Frontline Fundamentals: Stop Telling and Start Communicating
My son once told me, “Daddy, I’m an excellent listener. You’re a bad talker.” I won’t get into the details of what started that conversation, but I will say this, he was right. He did exactly what I told him to do, which was nowhere near what I wanted him to do. I didn’t communicate effectively. Pause for a moment and think about how often undesired results happen because someone didn’t understand our expectations.
Think about these questions, too: Have you ever agreed with someone just so they would shut up? Have you ever sent a text message to avoid a verbal conversation? Are you guilty of inundation communication, ambush communication, vague-garbage communication or CYA communication? Whoa! It’s not my fault. I sent an email and I have a read receipt.
Speaking of email, your account provides a tremendous amount of insight into communication. When you are the receiver, you have filters that automatically send certain messages into your junk folder because you don’t care about them and don’t have time for them. You manually delete certain messages without reading them simply because you get so many from that sender. When you are the sender, you set levels of importance and decide whether you want read receipts. I can almost guarantee that you have sent an email to the wrong person, and you also have sent an incorrect message because of autocorrect. You probably have a favorites folder for certain people that makes messages important before they are created and sent. Your signature line might include specific instructions and insight into safety that take the form of “Stay safe” or “Take care of each other.” These aren’t bad messages; there just needs to be more.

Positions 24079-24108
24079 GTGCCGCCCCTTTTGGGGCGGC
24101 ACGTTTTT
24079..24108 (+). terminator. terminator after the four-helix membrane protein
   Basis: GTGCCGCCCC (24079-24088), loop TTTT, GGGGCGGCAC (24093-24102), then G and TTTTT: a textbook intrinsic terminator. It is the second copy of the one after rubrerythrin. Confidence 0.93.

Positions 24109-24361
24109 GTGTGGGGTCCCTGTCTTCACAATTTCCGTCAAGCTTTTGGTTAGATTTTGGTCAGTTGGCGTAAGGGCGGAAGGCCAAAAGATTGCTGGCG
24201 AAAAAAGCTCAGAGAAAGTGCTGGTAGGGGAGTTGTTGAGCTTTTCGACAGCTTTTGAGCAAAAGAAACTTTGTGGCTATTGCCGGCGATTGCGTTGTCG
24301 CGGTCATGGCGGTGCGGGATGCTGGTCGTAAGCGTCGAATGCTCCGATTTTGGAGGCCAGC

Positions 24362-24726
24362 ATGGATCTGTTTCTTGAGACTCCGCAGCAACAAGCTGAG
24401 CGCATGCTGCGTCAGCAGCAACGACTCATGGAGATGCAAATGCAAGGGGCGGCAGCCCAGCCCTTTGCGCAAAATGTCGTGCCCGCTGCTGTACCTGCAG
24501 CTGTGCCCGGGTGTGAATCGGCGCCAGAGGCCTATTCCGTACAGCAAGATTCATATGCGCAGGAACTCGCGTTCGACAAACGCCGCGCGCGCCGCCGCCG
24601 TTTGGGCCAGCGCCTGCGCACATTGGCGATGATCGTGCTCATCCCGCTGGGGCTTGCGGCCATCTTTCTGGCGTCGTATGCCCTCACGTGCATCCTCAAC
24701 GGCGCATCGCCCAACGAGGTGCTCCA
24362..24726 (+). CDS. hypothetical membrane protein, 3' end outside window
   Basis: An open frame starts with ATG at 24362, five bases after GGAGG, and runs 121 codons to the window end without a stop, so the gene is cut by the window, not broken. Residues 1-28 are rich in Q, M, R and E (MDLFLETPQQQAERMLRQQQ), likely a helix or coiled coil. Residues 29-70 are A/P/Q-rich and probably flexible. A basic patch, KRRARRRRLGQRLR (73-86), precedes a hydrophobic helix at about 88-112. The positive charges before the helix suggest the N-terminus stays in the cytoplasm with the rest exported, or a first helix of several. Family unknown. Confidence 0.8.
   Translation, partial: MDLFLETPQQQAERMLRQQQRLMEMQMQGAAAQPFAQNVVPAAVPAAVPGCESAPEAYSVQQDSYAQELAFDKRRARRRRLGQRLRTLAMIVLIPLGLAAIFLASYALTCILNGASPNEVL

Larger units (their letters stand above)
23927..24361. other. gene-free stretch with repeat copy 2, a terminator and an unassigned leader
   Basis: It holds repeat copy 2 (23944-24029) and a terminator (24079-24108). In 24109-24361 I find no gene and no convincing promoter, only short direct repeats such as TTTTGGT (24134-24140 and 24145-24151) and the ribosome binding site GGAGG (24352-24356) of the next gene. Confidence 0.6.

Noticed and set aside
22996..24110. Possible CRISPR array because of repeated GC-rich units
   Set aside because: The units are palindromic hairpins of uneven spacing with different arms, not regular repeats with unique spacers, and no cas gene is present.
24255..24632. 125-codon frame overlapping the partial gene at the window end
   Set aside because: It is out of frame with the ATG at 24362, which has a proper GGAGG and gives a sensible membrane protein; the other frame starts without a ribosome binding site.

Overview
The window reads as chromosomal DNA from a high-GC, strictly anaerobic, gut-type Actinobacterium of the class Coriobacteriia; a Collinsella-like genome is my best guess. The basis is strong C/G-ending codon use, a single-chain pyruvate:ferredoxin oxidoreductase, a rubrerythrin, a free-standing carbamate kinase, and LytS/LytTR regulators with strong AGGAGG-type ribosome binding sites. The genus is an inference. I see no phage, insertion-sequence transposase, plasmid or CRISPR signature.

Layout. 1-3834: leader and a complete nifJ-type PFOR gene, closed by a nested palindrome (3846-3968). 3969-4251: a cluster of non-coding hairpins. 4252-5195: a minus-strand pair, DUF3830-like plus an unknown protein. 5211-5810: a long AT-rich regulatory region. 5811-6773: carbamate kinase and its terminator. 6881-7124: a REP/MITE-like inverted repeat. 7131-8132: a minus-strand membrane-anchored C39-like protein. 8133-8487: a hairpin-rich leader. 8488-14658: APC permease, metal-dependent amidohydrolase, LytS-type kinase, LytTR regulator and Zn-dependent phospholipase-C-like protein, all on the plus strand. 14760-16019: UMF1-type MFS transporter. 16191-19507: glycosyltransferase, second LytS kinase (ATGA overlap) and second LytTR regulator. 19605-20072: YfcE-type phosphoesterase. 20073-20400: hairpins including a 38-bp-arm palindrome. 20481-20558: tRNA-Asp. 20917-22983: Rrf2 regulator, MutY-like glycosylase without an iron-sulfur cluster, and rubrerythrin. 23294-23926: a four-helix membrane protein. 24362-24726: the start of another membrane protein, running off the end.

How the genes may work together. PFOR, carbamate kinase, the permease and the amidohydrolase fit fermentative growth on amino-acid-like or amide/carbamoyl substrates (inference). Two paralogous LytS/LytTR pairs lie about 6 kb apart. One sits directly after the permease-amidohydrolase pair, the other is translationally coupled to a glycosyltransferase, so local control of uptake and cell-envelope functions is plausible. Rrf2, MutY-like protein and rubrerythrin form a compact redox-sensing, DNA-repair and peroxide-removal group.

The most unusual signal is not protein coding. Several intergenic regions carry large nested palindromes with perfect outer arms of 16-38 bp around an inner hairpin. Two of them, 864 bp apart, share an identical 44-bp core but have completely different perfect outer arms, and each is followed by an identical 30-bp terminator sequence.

While I think most people have accepted that there is no silver bullet to improve performance, I will offer this as the single-most impactful thing individuals and organizations can do: Improve your communication. It doesn’t matter whether we are talking about leadership, safety, relationships, production, training, rework, conflict or change, improving your communication skills will help to improve your performance.